Shrikes return


The Northern Shrike is a songbird that eats other songbirds.

Indeed, with its hooked bill, it is almost a wannabe raptor. Alas, it lacks a raptor’s talons and so must impale its prey on thorns as a way of holding them in place as it uses its hooked bill to tear them into bite-sized pieces. 

Having bred in the boreal forest well to our north, the Northern Shrike visits here only in the winter months, beginning in October. Mind you, as with predators everywhere, it isn’t a common find, but just an occasional one. So, I was delighted to encounter one in the grasslands of Kokanee Creek Park this morning. Curiously, this is where I have also seen Northern Shrikes other years. There it hunts small birds and ground-dwelling vertebrates from prominent perches. I also include a picture of a shrike taken a year and a half ago as it took a shrew from those grasslands.

It will also hang out adjacent to household bird feeders hoping to pick off tasty little birds. 

A newly arrived Northern Shrike watches for prey from a convenient thorn bush.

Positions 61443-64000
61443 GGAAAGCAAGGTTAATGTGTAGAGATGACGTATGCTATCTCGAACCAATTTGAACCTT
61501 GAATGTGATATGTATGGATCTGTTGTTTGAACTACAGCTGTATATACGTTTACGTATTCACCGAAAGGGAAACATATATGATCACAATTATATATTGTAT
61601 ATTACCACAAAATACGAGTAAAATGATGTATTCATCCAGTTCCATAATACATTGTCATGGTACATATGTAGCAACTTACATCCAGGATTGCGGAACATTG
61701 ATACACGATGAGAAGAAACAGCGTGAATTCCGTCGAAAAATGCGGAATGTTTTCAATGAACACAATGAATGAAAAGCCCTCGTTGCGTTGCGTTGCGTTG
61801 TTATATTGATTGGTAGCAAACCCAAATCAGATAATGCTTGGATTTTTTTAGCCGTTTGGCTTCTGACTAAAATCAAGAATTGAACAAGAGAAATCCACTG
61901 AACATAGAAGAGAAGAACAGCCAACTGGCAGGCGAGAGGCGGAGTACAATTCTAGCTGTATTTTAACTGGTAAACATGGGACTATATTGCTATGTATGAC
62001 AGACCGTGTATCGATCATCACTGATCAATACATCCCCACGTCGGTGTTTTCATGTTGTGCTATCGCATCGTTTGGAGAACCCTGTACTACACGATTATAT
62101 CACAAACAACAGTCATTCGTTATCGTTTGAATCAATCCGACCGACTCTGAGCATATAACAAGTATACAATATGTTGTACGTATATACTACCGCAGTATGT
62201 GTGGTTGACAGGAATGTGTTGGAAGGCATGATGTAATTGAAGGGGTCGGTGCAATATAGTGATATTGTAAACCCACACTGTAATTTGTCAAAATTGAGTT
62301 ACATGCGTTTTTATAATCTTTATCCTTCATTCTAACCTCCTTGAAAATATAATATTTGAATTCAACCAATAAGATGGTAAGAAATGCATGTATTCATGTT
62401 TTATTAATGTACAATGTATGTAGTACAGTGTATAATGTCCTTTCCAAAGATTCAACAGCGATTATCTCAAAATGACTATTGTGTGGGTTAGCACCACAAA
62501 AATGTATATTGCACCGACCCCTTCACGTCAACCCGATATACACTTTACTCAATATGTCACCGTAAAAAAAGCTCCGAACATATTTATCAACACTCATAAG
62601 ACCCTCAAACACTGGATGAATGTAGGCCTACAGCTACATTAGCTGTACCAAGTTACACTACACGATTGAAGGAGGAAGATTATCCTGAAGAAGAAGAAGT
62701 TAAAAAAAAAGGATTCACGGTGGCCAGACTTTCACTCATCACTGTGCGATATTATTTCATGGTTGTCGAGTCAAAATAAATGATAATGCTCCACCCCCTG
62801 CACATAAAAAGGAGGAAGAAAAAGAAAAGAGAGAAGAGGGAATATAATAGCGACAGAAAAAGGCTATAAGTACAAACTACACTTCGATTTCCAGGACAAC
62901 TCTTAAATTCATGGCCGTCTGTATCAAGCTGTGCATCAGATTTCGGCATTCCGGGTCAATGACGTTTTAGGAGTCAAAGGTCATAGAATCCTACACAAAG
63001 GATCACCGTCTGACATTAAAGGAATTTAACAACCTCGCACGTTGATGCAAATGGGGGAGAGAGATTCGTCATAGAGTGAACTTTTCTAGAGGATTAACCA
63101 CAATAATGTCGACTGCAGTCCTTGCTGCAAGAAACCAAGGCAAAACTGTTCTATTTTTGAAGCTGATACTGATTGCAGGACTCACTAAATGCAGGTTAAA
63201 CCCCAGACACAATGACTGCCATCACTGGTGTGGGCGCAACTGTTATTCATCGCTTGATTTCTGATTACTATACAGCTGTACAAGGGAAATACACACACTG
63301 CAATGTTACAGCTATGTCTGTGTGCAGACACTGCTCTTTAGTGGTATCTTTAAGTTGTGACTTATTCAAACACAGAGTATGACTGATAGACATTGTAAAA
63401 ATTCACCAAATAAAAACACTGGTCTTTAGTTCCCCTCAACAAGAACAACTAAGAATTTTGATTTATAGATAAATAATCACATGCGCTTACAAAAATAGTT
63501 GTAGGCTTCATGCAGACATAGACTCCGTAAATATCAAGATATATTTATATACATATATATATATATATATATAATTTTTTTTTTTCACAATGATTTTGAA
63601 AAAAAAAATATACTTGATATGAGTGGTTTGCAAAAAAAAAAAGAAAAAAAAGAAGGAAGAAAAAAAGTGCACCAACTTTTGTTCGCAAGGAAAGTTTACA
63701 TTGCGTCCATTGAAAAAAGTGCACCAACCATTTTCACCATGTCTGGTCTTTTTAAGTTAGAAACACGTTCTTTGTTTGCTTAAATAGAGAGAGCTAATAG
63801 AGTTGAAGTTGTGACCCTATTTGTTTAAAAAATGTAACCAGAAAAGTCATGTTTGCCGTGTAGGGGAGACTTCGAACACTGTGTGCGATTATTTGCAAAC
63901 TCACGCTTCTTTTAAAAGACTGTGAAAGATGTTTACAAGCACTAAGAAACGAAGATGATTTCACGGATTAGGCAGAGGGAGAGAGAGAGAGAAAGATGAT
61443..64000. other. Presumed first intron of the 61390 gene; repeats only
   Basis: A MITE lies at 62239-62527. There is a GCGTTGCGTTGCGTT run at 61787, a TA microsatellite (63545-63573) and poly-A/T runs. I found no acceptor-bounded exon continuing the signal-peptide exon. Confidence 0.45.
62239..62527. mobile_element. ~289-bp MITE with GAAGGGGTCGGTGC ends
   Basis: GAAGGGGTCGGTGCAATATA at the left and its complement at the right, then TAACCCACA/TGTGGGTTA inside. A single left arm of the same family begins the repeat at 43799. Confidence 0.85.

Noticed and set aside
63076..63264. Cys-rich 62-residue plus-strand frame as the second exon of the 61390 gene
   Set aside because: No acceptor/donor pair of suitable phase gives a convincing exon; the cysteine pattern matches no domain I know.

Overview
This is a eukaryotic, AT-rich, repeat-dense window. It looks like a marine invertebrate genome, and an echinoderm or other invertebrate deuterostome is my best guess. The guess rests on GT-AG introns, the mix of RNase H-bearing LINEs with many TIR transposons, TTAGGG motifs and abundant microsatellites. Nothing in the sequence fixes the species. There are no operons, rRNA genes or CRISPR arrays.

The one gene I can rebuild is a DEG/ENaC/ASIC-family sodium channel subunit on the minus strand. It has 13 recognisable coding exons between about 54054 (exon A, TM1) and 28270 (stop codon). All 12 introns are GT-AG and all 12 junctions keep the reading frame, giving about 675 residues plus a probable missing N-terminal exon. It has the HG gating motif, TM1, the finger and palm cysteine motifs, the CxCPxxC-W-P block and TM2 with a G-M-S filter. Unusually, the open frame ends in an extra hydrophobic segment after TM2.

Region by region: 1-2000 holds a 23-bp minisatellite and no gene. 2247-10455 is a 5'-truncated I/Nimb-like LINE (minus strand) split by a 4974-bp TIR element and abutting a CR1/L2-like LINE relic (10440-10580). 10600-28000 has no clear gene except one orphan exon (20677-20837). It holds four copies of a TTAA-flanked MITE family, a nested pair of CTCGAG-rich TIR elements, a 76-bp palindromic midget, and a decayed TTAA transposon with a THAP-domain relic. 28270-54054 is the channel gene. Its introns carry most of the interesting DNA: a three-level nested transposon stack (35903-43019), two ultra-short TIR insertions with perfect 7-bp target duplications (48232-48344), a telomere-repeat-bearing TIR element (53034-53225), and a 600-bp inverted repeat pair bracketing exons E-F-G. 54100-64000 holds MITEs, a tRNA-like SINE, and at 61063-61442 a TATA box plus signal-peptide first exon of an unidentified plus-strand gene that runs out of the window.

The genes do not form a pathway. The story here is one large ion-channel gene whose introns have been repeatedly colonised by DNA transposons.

From a year and a half ago on the grasslands, a Northern Shrike captures a shrew.


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4 Responses to Shrikes return

  1. Dr Goodwill Sang-Froid says:

    The Northern Shrike is surely not a songbird but rather a sangbird.

  2. Thank you, Alistair. These are spectacular photos.

  3. Trevor Goward says:

    Hi Alistair

    Thanks for yet another splendid composition, by which I mean the first, which asks to be gazed at in wonder for a very long while – perhaps an entire month, if you take my meaning.

    For me, the blue light works perfectly in this context – sangfroid indeed – as does the single thorn, with its implication of intent.

    Always a pleasure!

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